Lethal Weapon 4 (1998)
Release Date: July 10th, 1998 MPAA Rating: R
Director: Richard Donner Actors: Mel Gibson, Danny Glover, Joe Pesci, Rene Russo, Chris Rock, Jet Li, Kim Chan, Darlene Love, Traci Wolfe, Steve Kahan
nce again, it’s a thrill (and a rarity) to see the entire, sizeable cast of a movie franchise return – now for the fourth installment – here, including director Richard Donner and at least eight, recognizable lead and supporting players. On top of that, “Lethal Weapon 4” preserves the tone and themes to a substantial degree, despite taking a six-year pause between entries. With the largest budget, the most complex action sequences, even more comic relief, and the welcome addition of genuinely memorable villains, this likely final outing is one of the best in the series – and an admirable entrant to the blockbuster level of the action-comedy subgenre.
Sergeant Roger Murtaugh (Danny Glover) is going to be a grandfather (his daughter Rianne [Traci Wolfe] is expecting), while his partner Sergeant Martin Riggs (Mel Gibson) is going to be a father (with his girlfriend Lorna Cole, played by Rene Russo). At work, thanks to their flagrant disregard for public property, an insurance snafu and employment technicality find them temporarily promoted to captains. The whole gang is back to working together, as Leo Getz (Joe Pesci), now a private investigator, and newcomer Detective Lee Butters (Chris Rock) join the aging crime fighters to stop an Asian slave-smuggling ring, mixed up with local crime boss Benny Chan (Kim Chane) and Chinese Triad thug Wah Sing Ku (Jet Li).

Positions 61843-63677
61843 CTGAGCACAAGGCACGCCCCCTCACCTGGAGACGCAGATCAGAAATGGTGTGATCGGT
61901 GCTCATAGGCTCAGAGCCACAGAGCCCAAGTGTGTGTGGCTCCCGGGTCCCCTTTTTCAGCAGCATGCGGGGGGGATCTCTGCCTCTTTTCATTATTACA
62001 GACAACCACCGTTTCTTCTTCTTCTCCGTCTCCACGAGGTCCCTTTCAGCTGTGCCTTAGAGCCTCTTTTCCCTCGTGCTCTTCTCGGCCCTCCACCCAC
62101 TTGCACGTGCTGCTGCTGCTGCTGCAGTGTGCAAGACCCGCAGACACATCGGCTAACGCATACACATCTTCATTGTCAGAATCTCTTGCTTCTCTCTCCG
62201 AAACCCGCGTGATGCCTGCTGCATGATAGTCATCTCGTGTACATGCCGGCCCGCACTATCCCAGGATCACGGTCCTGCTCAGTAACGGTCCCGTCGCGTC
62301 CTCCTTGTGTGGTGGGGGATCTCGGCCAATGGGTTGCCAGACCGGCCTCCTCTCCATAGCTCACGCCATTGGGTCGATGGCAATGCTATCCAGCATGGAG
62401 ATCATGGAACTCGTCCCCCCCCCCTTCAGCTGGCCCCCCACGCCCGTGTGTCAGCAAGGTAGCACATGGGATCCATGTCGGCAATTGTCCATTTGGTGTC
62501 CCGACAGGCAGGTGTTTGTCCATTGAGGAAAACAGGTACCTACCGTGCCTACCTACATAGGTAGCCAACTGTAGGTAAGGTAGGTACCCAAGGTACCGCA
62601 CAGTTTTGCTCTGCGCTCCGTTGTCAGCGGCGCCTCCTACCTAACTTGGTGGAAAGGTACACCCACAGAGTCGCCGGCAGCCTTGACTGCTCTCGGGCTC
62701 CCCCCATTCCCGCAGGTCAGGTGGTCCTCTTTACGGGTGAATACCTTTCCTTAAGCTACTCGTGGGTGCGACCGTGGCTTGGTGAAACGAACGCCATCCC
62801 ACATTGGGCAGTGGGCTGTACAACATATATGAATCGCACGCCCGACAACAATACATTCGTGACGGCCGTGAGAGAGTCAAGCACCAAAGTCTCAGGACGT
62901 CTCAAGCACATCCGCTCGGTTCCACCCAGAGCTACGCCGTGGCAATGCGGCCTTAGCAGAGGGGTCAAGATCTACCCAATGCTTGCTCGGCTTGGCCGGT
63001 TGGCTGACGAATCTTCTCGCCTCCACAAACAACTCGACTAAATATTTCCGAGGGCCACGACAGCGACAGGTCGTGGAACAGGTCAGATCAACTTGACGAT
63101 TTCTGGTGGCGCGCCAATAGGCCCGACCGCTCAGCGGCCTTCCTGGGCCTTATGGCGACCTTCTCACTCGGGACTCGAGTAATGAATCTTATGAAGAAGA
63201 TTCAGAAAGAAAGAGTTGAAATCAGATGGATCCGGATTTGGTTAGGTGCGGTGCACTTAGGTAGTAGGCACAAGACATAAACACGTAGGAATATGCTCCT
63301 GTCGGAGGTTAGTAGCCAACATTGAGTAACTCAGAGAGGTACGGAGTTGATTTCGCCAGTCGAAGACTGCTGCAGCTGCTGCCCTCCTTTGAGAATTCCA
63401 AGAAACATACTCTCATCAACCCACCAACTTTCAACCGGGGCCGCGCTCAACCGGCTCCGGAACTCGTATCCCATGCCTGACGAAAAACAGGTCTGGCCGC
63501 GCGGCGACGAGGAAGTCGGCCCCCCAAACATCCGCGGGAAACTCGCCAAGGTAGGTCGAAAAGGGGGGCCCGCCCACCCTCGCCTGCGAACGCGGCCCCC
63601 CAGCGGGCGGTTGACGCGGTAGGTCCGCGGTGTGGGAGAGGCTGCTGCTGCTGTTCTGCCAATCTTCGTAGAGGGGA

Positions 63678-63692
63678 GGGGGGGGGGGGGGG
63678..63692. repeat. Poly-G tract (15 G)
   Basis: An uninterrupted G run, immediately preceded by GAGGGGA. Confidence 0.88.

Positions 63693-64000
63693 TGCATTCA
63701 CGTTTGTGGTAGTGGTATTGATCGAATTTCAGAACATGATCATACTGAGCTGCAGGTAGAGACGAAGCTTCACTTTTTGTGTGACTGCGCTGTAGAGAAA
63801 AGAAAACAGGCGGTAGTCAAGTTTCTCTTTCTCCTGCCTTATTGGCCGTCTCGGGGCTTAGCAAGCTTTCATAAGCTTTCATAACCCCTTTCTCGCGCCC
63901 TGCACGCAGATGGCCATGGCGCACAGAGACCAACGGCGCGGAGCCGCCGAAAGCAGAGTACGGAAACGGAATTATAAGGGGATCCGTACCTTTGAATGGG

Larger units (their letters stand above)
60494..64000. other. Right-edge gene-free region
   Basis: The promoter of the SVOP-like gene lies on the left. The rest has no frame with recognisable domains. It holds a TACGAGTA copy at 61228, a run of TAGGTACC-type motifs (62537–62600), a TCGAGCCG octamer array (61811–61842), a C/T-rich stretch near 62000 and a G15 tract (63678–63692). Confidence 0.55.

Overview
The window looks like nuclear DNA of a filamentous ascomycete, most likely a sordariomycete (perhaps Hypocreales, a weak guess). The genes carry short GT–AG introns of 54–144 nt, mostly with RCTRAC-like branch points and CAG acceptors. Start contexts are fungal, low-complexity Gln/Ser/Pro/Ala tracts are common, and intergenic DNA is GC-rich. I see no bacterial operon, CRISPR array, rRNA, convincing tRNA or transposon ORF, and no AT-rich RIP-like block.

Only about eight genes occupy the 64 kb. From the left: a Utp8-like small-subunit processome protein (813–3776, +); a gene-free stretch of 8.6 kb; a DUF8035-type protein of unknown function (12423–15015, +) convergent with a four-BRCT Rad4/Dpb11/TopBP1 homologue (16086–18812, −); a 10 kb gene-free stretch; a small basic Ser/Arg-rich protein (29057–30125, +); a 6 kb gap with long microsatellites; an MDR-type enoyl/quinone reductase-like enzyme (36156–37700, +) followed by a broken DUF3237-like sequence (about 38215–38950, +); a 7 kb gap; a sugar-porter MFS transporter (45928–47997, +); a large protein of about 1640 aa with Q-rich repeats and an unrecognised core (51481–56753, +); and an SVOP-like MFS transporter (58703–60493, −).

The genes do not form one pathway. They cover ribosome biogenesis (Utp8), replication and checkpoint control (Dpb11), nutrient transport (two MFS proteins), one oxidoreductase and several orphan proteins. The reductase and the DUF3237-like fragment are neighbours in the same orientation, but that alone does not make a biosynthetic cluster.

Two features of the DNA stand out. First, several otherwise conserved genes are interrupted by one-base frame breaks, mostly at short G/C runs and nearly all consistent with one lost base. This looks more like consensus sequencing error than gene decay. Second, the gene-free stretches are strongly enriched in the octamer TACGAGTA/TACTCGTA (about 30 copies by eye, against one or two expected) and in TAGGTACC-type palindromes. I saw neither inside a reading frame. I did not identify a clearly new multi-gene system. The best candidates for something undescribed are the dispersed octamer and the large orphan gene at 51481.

From the opening scene, in which Riggs and Murtaugh must combat a pyromaniac in an armored metal suit wielding a machinegun and a flamethrower – in the middle of a gas station – to the absolutely riveting highway car chase sequence that finds Riggs on a kitchen table being dragged behind a model home on a semi-truck like Mad Max’s version of waterskiing, the action has moved up several notches to meet the expectations of drooling fans. That particular pursuit is a notable precursor to “The Matrix Reloaded’s” awe-inspiring highway set piece, except with much more realism. With the addition of legendary martial artist Jet Li and fight choreography by Cory Yuen (“Kiss of the Dragon,” “Romeo Must Die,” “The Transporter”), the intensity is at a maximum – the stunts are more galvanizing and the duels far lengthier.
Jet Li is quite a catch for the primary villain. Just like in the first “Lethal Weapon,” the antagonist leader has an unforgettable (or, at least, recognizable) henchman, and Li provides a nearly unstoppable, certainly visually exciting foe, who gets to perform some of the most impressive cinematic wickedness. The other new player, Chris Rock, is less amusing, but not without his moments. Included entirely for comic relief, Rock works with Pesci to complicate the jokes and double the cynical back-and-forth dialogue. Since mixing humor into the adventure is a major piece of the “Lethal Weapon” objective, it’s an expected yet favorable decision. Meanwhile, Gibson finally cuts his hair, more destruction befalls the Murtaugh house, the police department is still the best place for jokes, and the new captains both accept that they’re “too old for this shit.” Overall, “Lethal Weapon 4” is an outstanding finale to the series, proving that some forms of overkill never get too old.
– Mike Massie